By John Thomas Tuft (with D.H.)

Tony sits in the old rocking chair, watching the rain trickle down the dark windowpane, listening to Live singing ‘Lightning Crashes.’ Periodically he rubs his hands over his face and through his hair. This is the room, this is the chair, where his mother rocked him to sleep with her soft singing filling the room. It is the room where he took his first steps, learned to enter the magical realm of reading, became a mighty pirate off on adventures or a Jedi knight exploring other worlds. This is his holy retreat where he could put on ‘his’ music and let his imagination take him to encounters that every teenager longs to really occur, pain of it all be damned, even embraced. This is the sanctuary of lost innocence, lost love, lost time. He thought about all the hours he spent at this same window, watching, planning, hoping. And above all else in this moment, this is the room where, after harsh, irretrievable words, he last spoke to his father, ten years ago.

Tony was fifteen when he found it. The all too familiar feeling of cold tightness in his chest returns as he lets himself picture it once again. He had gone into his parents’ bedroom looking for money to take so he could get out of there. Get as far away as possible. People in their forties should not be allowed to have teenagers, any fifteen-year-old can attest to that. Tony cannot keep his heart from racing, his breathing growing shallow, as he pictures again opening the closet door, rooting around in their stuff, and finding the small wooden box. He opened it and took out the folded piece of cardstock. He unfolded and read it, tears stinging his eyes. No, this could not be right! Hearing footsteps in the hallway, he threw it into the back of the closet and ran.

Tony had no control over the universe, the laws of physics and human behavior, the course of human events, spirit world or fairyland. It was not his fault that this was the night his mother was tragically killed in an accident. He had no control over what was on the hidden piece of paper. He and his father made it through the funeral with barely a word spoken between them. Then, after an angry exchange, he insisted on going to live with his aunt and uncle, on his mother’s side, and cut off all contact with his father. For ten years. Not a word between them. Now here he is, back in his old room, a young man, returned to his father’s house to find…what?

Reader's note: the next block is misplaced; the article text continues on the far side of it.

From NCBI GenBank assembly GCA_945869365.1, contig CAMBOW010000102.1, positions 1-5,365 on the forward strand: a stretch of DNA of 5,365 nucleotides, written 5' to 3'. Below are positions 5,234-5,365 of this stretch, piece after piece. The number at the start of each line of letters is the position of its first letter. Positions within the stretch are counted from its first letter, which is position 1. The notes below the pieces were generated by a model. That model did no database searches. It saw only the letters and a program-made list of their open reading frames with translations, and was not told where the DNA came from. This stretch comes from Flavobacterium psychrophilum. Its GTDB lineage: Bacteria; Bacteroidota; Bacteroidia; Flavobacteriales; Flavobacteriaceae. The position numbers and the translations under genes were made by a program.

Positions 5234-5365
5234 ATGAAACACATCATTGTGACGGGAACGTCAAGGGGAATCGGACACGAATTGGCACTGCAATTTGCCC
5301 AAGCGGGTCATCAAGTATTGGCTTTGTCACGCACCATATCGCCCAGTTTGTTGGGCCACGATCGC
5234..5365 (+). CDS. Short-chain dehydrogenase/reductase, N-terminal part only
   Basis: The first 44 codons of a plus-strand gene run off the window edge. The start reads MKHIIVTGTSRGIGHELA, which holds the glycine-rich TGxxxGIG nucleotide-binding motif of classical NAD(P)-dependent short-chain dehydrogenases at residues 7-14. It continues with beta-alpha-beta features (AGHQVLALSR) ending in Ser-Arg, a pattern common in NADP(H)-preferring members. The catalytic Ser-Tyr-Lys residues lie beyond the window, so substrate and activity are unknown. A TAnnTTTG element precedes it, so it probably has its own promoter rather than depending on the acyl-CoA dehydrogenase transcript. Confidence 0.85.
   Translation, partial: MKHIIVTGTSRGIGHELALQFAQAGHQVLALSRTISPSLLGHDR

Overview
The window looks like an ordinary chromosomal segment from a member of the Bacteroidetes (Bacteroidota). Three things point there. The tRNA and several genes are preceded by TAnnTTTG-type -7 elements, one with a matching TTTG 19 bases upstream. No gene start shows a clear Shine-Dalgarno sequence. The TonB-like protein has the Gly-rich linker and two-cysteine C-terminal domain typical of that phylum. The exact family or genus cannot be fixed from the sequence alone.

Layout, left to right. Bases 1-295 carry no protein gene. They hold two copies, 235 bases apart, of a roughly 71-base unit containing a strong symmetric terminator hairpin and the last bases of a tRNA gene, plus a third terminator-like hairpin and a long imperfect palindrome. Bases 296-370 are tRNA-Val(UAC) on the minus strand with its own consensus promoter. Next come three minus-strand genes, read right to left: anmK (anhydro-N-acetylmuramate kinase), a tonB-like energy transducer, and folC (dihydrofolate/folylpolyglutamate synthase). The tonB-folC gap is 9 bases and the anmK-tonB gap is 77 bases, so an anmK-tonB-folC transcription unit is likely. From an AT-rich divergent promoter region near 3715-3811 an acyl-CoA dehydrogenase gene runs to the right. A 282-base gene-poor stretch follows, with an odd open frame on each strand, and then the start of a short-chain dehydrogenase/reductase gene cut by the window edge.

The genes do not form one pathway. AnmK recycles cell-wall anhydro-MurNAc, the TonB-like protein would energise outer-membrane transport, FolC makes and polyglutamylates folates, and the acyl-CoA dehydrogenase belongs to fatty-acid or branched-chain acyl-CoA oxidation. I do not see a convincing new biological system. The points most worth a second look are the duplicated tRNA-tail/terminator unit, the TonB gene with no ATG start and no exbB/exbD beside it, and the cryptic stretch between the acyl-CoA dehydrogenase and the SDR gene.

Before he can figure it out, he hears the key in the front door. Unbidden, dark clouds fill his thoughts as his body tenses. Time for one last confrontation, one profound cutting of all ties. He will do it calmly, confidently, just like he has been rehearsing over and over and over in his mind. There are footsteps on the stairs, heavy and slow. He hears a loud sigh as his father reaches the top and pauses before continuing on into his bedroom. Tony hears the closet door open, things being moved around, then the door closes. With a knot in his throat, Tony peers hard at the door, feeling like a little boy afraid of what might be under the bed in the night. Then, suddenly, his father appears in the door, holding the small, wooden box.

The man’s visage startles Tony, more so than what he is holding. The face looks twenty years older, the lines around his eyes and mouth unexpectedly pronounced. There is a great, sad weariness in his father’s eyes, almost as if they have forgotten how to smile. His shoulders are rounded and slumped, his clothes ill fitting. He takes a step into the bedroom and Tony, defiant, stays seated by the window. He can hear the rain beating against it, almost loud enough to muffle his father’s voice, “Son.” The word rattles around in Tony’s head like an old memory trying to break free. Tony waits one more defiant moment before he stands and takes a deep breath.

Before he can start his rehearsed speech, his father holds the box out to him. “Release me.” Tony is thrown off guard. “Wh-what?” Before his eyes, his father’s face starts to crumble. “Release me.” He starts his speech, “Father, I have something I want to sa…” The words come again. “Release me.” Tony takes another breath. “I don’t understand.” A tear works its way out of his father’s eye and wanders down the troubled terrain. “Release me. Your hatred, your silence, your absence…it’s a prison to me. Son, release me.” Tony turns away, stares out the window, seeing nothing. His hand wanders to the back of the old rocker, traces the edge over and over. Finally, he realizes. He and he alone, holds the key. He turns back to his father. His voice shaking, he says, “Dad, I’m sor…” but the rest is muffled by the embrace of his father’s shoulder, holding him close…

Words are magic and writers are wizards.